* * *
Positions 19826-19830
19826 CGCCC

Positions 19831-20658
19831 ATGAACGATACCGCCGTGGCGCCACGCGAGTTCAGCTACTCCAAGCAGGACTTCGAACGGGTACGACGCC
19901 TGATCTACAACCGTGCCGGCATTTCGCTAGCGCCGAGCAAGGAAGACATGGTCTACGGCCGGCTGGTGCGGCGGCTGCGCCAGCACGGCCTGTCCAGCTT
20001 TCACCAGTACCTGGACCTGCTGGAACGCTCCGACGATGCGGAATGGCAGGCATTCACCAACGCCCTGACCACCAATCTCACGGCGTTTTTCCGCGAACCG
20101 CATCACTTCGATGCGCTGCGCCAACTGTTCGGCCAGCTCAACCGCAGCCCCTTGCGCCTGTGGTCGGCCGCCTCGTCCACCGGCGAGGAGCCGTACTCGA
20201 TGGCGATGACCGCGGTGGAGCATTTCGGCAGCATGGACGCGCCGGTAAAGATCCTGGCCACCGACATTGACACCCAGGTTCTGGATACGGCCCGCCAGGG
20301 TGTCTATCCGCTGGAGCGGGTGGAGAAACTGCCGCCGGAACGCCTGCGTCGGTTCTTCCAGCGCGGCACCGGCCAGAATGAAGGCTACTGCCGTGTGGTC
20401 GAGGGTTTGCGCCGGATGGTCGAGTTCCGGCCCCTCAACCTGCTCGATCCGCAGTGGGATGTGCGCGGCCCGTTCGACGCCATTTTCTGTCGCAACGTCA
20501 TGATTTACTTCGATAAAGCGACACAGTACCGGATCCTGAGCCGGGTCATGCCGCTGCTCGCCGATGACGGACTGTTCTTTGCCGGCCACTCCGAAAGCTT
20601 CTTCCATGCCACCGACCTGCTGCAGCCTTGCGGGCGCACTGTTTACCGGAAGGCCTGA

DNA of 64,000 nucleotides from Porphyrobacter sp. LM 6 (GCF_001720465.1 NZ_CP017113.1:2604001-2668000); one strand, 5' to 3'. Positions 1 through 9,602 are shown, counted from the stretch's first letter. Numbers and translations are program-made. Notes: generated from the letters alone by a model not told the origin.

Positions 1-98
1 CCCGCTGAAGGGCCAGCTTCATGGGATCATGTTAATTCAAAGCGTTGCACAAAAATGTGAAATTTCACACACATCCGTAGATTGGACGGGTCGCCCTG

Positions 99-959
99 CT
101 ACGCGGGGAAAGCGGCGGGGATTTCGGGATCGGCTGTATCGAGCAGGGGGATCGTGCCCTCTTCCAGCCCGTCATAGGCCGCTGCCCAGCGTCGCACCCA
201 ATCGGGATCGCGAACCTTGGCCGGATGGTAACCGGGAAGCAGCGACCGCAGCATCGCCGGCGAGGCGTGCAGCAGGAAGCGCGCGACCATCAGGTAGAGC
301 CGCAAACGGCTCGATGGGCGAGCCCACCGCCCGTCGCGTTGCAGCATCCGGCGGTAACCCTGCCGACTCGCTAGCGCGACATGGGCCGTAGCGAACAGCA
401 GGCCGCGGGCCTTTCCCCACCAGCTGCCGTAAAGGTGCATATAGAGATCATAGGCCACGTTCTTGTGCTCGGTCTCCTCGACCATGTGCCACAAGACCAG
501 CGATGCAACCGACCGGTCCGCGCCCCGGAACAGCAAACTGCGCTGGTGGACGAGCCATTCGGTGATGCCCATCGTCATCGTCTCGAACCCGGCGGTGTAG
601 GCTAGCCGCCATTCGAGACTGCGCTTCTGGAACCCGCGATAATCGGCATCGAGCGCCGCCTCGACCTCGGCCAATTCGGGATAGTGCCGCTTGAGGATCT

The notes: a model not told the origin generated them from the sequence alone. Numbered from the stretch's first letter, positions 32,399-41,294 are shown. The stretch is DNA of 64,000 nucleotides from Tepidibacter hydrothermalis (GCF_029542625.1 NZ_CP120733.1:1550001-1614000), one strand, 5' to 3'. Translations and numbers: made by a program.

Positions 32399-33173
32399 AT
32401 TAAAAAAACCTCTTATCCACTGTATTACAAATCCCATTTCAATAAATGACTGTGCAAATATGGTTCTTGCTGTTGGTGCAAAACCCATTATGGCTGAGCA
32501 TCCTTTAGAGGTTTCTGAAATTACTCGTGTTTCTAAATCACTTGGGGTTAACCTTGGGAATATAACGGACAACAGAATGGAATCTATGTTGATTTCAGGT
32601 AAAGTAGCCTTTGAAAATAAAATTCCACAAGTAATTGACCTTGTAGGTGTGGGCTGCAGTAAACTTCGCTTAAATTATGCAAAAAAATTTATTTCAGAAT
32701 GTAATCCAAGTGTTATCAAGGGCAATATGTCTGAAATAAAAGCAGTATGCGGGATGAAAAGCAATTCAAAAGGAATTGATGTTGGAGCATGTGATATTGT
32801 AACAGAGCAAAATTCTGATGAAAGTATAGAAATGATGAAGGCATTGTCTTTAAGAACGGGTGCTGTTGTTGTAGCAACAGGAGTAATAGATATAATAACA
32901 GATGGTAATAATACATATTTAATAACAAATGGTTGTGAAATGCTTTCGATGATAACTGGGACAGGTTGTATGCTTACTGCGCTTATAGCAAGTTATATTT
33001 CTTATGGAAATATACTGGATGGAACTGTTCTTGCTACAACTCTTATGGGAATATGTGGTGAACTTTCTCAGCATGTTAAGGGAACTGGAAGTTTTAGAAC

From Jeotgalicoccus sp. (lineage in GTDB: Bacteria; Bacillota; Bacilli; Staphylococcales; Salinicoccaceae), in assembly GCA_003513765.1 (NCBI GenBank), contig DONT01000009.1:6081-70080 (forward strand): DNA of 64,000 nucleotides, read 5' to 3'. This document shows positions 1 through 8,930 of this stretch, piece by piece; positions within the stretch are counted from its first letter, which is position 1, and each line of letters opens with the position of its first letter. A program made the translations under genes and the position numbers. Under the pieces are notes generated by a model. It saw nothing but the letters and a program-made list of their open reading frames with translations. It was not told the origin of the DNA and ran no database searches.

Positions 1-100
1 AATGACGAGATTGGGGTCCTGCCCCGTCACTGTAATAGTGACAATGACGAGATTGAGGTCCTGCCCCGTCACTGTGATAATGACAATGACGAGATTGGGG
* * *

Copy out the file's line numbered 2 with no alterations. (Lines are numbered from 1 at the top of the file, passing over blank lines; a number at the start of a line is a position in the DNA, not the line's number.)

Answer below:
19826 CGCCC